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Why is man so different from his nearest relatives the Apes?

I believe the AAT has many valid points, and answers questions yet unanswered by conventional theories.

In 1930 a young marine biologist named Alister Hardy was struck with an evolutionary (and revolutionary) hypothesis. In 1960 he came out publicly with his Aquatic Ape Theory.

Gorillas & Chimpanzee's are not THAT different from each other, so why did MAN become so very different?

Something very unusual must have happened to our distant ancestors to account for the dramatic change in hominids. Was that something an aquatic stage in our evolution?

I was first introduced to AAT when I happened upon a book in the library called "The Descent of Woman" written by Elaine Morgan.  Although the book was published in the early 60's it held me spellbound with its new ideas. 

The book was so fascinating that it stayed in my mind for years.  Later I looked up other books by Elaine Morgan.  I am currently reading "The Scars of Evolution".

Here are some of my notes from this book: 

The Scars of Evolution - Elaine Morgan

What our bodies tell us about human origins

Darwin’s theory of evolution propose that we share a common ancestor with apes.

But if that is so, why are we SOO different from them? "When a species splits and gives rise to 3 separate lineages, there is no reason to expect that species C will differ from A & B any more widely than A & B differ from one another." And Gorillas split off long before we did.

"The chief mystery does not lie in any one of these anomalies, not even the wonderful brain or dexterous hands or miracle of speech. It lies in the sheer number and variety of the ways in which we differ from our from our closest relatives in the animal kingdom."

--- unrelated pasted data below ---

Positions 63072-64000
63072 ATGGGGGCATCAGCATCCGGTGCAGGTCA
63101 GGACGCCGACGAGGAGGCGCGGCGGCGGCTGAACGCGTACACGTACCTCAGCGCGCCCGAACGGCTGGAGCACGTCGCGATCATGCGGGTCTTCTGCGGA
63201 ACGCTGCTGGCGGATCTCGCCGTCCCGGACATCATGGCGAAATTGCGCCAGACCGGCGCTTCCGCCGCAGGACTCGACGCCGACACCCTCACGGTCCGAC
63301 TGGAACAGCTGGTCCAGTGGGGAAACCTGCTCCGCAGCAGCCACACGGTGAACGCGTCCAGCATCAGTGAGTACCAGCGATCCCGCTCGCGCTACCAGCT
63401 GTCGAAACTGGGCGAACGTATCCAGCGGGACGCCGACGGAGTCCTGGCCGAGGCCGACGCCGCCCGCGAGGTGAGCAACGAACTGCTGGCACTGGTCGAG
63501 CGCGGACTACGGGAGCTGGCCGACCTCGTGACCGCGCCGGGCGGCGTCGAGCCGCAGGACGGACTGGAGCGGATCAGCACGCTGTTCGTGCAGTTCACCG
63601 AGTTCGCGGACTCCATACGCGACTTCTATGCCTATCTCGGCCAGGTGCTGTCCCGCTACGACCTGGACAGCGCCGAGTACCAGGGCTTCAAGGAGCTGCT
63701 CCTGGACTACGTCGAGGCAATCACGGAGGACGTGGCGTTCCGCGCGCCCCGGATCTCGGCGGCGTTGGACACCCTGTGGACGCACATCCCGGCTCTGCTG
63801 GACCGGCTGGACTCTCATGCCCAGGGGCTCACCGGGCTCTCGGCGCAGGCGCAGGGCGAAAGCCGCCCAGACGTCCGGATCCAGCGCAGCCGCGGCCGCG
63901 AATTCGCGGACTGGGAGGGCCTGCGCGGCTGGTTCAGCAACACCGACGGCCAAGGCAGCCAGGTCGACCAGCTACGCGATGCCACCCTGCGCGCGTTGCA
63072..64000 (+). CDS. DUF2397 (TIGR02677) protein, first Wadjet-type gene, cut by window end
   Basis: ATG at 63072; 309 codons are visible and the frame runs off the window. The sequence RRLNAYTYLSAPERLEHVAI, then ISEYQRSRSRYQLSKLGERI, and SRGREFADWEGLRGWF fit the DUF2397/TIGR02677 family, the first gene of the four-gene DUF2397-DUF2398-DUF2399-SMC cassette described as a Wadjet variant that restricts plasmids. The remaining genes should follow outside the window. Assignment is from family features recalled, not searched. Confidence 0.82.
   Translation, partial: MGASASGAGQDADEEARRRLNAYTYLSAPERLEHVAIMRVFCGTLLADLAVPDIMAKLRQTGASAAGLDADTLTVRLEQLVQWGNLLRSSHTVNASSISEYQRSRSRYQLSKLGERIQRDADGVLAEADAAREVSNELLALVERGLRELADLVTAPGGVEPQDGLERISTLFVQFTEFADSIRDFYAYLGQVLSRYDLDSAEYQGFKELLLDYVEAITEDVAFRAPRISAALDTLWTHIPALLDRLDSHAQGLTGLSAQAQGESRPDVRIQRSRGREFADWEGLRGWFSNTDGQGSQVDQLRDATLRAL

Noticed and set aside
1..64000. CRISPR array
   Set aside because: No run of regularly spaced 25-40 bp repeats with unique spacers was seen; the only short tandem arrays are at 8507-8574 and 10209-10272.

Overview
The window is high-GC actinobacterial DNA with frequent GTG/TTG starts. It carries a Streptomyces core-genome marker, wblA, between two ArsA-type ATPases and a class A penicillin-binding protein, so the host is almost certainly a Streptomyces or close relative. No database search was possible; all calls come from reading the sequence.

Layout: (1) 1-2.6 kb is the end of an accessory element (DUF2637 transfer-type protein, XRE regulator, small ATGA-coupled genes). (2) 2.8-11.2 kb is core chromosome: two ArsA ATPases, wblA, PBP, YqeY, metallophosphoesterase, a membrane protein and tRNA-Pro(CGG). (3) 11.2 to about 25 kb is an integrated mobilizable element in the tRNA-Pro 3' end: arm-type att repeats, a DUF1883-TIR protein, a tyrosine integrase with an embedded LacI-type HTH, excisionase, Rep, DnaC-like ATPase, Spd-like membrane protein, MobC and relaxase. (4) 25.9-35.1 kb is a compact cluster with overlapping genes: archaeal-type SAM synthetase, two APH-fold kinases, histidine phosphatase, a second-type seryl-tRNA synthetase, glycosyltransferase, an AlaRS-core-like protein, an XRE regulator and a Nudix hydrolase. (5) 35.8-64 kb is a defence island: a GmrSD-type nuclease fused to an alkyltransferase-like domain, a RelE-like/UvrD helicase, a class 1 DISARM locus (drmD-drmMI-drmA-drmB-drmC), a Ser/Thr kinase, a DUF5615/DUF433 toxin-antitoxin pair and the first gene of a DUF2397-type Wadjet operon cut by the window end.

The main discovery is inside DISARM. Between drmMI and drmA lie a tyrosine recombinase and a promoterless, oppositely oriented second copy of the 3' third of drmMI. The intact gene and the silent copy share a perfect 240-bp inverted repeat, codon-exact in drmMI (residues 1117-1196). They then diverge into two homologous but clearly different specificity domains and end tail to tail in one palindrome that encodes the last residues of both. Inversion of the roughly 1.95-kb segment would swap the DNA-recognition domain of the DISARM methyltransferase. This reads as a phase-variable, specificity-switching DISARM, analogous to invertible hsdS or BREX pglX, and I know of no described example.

"Something must have happened to our own ancestors which did not happen to the ancestors of apes and gorillas. No one expresses surprise that the anomalies were not more evenly shared, so that gorillas learned to speak, people walked on 2 legs, and chimpanzees became naked."

"Something happened… that affected only one particular group among the ancestral anthropoids and set off them off on the long road to becoming human. "

"The key question is "what happened" Whatever it was , it affects every one of us because it had far-reaching consequences on the ways our bodies function - or , frequently, malfunction."

"It is proving very difficult to demonstrate that our bodies are adapted by natural selection for life on the savannah." "Chance proposes; natural selection disposes." -( if a mutation is not beneficial to the species, it won’t become the norm.)

"When Einstein was asked to express in a few words how the idea of relativity came to him he replied, "I ignored an axiom. Eliminate proposition number one, that man evolved on the savannah. Postulate, just for the sake of argument, that the crucial early stage of humanoid evolution did NOT take place on the savannah." Then where did it take place?

The Cost of Walking Erect

"Walking on 2 legs does not seem by any means a difficult trick to perform when you belong to a species that has been practicing it for a few million years. Unless, that is , you are a (baby) and have just tumbled down for the 65th time; unless you have broken a leg and, not having 3 others to fall back on, are reduced to hopping or hobbling with a stick…"

"The first bipedalists were not semi-human creatures. They were animals opting to walk on their hind legs. It was a costly option for them to take up, and we are still paying the installments. The mammalian spine evolved over a hundred million years and reached a high degree of efficiency… "

"Our distant ancestors departed from the time-honored mode of locomotion and converted themselves into walking towers, with a high center of gravity and a narrow base. There are some other creatures which make use of bipedalism either some of the time or all the time – for example: kangaroos, and ostriches. But they do not proceed with their spines perpendicular; their total body weight is equally and fairly widely distributed around the point where their feet touch the ground. This gives them much greater stability…"